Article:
Papo & Yo is art. Over the years there have been many arguments about whether games can be art or not, and Papo & Yo is hopefully the last nail in the coffin of that silly debate. Minority Creative Director Vander Caballero sets out to make you feel a certain emotion with his game, and achieves his goal beautifully. When you realize it is an autobiographical tale, it makes the impact that much heavier.
You play as Quico, a young boy living in a South American favela. Quico has to look after his friend Monster, who pretty much just sleeps and eats coconuts. Monster does have a serious problem though, he can’t stop himself from eating poisonous frogs, and when he does he goes crazy. Once Monster gets a hold of a frog, he literally bursts into flames, and will chase Quico until you find a special blue coconut.
Quico lives in a surrealist world where the laws of physics don’t always have a lot of meaning. You might be surprised by the graphics when you first play Papo & Yo. It runs on the Unreal Engine, and is very realistic. Rarely do you find a puzzle/platformer made by an indie developer set in a realistic world. Once you delve into the mechanics of the game, you can see what a smart choice it is. Quico can interact with chalk drawings that change the buildings around him. The impact when he pulls on a chalk rope and the walls of a building literally peel back is astounding.
The contradictions in the world of Papo & Yo are what makes it special. You are in a grimy, realistic world, but then the a building will sprout wings and fly away, or grow legs and hop around. It is a whimsical world where you can stack dozens of buildings and create a bridge with them, but there is still a menacing undercurrent felt in the moody interaction between Quico and the other characters.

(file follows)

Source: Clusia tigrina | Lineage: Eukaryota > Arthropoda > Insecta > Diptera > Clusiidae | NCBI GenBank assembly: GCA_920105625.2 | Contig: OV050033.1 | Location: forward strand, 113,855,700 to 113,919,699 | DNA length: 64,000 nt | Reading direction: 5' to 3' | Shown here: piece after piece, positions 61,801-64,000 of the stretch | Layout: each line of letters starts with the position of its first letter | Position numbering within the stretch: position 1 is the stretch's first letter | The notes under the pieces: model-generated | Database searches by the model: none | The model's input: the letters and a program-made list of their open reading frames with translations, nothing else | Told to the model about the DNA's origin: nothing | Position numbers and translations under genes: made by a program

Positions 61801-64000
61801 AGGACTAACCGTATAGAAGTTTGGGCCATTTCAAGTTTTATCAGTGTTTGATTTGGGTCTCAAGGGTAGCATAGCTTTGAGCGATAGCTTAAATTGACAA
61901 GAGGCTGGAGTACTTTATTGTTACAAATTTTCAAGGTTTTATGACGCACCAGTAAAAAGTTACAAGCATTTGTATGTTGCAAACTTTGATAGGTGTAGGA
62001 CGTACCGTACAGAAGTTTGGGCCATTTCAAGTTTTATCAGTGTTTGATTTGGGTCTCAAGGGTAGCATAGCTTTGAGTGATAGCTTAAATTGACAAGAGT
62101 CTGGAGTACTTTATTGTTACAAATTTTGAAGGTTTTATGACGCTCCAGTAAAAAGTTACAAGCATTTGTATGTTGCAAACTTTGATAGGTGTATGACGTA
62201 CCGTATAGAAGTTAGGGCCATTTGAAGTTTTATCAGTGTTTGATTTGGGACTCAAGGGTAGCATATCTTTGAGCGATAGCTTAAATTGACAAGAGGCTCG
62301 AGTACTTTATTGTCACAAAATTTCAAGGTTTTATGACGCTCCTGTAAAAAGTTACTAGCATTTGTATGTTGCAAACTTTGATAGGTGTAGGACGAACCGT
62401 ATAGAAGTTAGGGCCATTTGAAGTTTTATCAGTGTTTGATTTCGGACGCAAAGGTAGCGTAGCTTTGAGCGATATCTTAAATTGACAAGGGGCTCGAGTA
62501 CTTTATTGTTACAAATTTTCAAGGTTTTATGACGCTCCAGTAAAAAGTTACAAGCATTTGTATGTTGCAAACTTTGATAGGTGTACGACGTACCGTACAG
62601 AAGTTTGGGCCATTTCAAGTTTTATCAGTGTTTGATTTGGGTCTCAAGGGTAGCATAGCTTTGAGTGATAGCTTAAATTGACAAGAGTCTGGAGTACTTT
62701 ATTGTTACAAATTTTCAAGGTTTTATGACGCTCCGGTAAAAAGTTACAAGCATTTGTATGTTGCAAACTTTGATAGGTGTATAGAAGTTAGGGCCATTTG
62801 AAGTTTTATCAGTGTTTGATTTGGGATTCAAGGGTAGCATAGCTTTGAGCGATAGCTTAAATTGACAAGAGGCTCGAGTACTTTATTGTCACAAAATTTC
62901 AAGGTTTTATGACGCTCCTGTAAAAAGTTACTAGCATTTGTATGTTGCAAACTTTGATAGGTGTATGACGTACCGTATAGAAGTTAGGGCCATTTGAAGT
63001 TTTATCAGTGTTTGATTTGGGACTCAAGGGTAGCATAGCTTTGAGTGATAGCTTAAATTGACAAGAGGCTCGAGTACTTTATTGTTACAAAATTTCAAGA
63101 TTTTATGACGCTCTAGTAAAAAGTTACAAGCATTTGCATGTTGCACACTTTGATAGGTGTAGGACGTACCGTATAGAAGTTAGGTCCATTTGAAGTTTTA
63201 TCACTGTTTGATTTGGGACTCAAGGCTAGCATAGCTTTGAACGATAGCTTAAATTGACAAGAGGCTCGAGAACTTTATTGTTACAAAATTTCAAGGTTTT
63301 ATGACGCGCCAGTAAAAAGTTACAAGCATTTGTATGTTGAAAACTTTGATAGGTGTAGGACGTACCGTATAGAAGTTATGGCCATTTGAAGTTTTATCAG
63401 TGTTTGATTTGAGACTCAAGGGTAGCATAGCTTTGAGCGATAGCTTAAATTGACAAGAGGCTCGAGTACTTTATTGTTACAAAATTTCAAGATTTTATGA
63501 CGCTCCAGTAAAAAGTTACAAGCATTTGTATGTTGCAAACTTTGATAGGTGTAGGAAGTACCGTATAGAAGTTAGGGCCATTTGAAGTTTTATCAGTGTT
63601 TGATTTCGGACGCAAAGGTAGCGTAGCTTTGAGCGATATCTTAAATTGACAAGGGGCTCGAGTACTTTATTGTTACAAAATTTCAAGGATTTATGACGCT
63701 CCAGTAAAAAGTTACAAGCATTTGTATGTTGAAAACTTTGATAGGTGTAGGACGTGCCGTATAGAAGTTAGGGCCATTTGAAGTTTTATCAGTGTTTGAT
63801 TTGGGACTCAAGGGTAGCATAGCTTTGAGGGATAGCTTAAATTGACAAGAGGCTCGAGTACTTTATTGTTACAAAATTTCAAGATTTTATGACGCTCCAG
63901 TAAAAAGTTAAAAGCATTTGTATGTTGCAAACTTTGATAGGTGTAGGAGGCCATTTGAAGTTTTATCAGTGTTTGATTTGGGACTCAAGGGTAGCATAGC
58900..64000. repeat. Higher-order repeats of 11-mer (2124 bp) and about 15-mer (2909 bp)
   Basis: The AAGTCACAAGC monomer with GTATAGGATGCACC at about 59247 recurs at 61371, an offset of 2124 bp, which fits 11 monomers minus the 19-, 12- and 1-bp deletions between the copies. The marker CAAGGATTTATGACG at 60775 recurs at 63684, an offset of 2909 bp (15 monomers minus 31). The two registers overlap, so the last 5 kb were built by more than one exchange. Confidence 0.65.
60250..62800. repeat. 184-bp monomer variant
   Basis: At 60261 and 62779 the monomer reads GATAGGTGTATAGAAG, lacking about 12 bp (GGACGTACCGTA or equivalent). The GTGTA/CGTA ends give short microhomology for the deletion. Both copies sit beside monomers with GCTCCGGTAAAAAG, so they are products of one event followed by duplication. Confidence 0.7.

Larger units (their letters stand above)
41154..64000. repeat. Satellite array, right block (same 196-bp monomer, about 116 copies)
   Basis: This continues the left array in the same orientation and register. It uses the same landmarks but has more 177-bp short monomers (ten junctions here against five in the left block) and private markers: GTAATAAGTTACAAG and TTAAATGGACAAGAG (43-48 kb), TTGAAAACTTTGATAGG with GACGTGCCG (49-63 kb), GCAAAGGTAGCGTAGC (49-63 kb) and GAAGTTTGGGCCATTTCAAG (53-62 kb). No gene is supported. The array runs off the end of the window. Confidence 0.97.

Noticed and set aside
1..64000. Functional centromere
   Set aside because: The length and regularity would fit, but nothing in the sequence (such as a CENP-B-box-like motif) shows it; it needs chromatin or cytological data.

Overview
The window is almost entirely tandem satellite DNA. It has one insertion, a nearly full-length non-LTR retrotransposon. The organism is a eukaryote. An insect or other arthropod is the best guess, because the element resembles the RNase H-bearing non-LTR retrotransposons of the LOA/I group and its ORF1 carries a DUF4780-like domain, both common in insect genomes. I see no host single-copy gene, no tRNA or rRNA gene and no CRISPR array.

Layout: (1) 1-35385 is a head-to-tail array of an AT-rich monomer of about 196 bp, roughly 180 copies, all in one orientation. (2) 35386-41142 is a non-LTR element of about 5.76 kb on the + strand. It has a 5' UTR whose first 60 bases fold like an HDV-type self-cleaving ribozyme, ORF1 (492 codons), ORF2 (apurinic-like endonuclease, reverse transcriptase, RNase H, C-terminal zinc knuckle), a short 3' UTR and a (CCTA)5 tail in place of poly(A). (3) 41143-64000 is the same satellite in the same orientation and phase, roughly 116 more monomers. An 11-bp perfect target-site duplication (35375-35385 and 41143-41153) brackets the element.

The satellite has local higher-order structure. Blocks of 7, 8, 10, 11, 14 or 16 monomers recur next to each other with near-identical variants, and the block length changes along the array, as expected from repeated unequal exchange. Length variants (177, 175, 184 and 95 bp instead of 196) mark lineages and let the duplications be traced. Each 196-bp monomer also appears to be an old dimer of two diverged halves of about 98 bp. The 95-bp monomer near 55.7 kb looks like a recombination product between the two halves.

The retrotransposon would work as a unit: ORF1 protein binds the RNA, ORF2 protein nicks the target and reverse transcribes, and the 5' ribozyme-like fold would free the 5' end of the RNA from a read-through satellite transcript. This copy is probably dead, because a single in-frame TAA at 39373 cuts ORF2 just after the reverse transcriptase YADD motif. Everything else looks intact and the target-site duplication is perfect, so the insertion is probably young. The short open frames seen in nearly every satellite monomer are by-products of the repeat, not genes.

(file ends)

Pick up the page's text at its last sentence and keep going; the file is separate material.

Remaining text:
The puzzles in Papo & Yo are fantastic, mostly because they allow you to interact with the environment in such a unique way. You might pull a stairway out of the side of a building that wasn’t there before, or figure out a way to move a building that is blocking your path. You have a number of tools to work with. You can coax Monster to help you, you have a robot friend named Lulu that can let you double jump and unlock certain areas that you can’t reach. You also have a mysterious friend who leads you through most of the game. The puzzles are never going to really challenge you or blow your mind, but there is still joy to be had just by completing them and seeing what will happen next.
Papo & Yo is a reasonably short game. You will be able to finish it in a sitting or two. It also has a linear story line, and while you can probably solve the puzzles in a few different ways, there isn’t much reason to play through the game again. The one caveat is that if you are a trophy hound, there will be an incentive to play through multiple times. All that being said, I am completely okay with a game not over-staying its welcome and being a contained experience. Every second I played of Papo & Yo was an enjoyable one, and I have no interest in them watering down the experience for the sake of adding a few hours of play time or some bullets to the back of the virtual game box.
Papo & Yo is an experience that you probably haven’t had before, and it is well worth your time and money. If you have a PS3 and a soul, I highly recommend that you give it a try.
This review is based on a retail copy of Papo & Yo provided by Minority. It is a PSN exclusive.